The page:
Rule 2. State the unity of the whole book in a single sentence, or at most a few sentences (a short paragraph). State what the whole book is about with the utmost brevity. (pp. 75-76)
Rule 3. Set forth the major parts of the book, and show how these are organized into a whole, by being ordered to one another and to the unity of the whole. / Enumerate its major parts in their order and relation, and outline these parts as you have outlined the whole. (p. 76)
Rule 4. Find out what the author’s problems were. / Define the problem or problems the author has tried to solve. (p. 92)
Stage 2: What Is Being Said in Detail, and How?
Rule 5. Find the important words and through them come to terms with the author. / Come to terms with the author by interpreting his key words. (p. 98)
Rule 6. Mark the most important sentences in a book and discover the propositions they contain. / Grasp the author’s leading propositions by dealing with his most important sentences. (p. 120)
Rule 7. Locate or construct the basic arguments in the book by finding them in the connections of sentences. / Know the author’s arguments, by finding them in, or constructing them out of, sequences of sentences. (p. 120)
Rule 8. Find out what the author’s solutions are. / Determine which of his problems the author has solved, and which he has not; and as to the latter, decide which the author knew he had failed to solve. (p. 135)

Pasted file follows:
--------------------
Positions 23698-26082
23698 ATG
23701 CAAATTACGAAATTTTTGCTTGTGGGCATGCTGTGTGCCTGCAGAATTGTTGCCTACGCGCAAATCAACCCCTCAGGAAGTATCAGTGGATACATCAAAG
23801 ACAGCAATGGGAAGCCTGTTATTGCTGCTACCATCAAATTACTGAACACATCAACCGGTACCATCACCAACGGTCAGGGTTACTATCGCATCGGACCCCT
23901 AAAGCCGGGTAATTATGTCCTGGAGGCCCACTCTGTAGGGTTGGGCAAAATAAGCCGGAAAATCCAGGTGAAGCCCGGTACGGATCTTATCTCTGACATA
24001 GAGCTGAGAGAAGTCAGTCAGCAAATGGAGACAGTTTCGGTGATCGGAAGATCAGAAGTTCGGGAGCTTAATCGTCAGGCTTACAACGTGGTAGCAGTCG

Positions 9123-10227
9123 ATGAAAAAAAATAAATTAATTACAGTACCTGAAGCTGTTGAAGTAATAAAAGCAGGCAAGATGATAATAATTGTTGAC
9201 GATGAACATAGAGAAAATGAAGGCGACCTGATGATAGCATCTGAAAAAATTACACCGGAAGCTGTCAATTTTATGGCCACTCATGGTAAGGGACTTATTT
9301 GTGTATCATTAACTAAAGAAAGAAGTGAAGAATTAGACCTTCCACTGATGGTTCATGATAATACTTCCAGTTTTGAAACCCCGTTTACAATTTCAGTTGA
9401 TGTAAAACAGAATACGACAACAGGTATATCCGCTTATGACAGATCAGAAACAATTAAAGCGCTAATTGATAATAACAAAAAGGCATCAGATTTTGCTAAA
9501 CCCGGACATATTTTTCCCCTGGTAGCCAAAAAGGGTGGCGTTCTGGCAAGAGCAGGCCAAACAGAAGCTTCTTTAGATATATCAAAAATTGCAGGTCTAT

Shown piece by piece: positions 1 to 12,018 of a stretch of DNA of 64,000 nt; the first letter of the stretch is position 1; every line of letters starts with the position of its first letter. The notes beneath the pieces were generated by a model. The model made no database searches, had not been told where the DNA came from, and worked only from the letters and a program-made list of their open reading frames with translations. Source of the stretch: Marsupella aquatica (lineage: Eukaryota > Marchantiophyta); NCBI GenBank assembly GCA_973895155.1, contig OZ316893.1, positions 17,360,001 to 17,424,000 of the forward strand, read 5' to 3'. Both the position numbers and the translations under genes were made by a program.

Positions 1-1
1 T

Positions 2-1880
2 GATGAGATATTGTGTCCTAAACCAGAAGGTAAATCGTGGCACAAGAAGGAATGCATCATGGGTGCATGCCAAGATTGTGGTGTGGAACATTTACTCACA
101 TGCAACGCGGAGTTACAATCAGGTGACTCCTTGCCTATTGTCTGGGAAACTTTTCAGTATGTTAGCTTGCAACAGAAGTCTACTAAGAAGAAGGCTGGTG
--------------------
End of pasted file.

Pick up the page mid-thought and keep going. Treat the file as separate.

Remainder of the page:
Stage 3: Is It True? What of It?
General Maxims of Intellectual Etiquette
Rule 9. You must be able to say, with reasonable certainty, “I understand,” before you can say any one of the following things: “I agree,” or “I disagree,” or “I suspend judgment.” / Do not begin criticism until you have completed your outline and your interpretation of the book. (pp. 142-143)
Rule 10. When you disagree, do so reasonably, and not disputatiously or contentiously. (p. 145)
Rule 11. Respect the difference between knowledge and mere personal opinion, by giving reasons for any critical judgment you make. (p. 150)
Special Criteria for Points of Criticism
Rule 12. Show wherein the author is uninformed.
Rule 13. Show wherein the author is misinformed.
Rule 14. Show wherein the author is illogical.
Rule 15. Show wherein the author’s analysis or account is incomplete.
For more fulsome notes on the book, we are directed to Brian Fulthorp’s series.
I was interested to note the overlap with John Updike’s rules for reviewing. He wrote:
My rules, shaped intaglio-fashion by youthful traumas at the receiving end of critical opinion, were and are: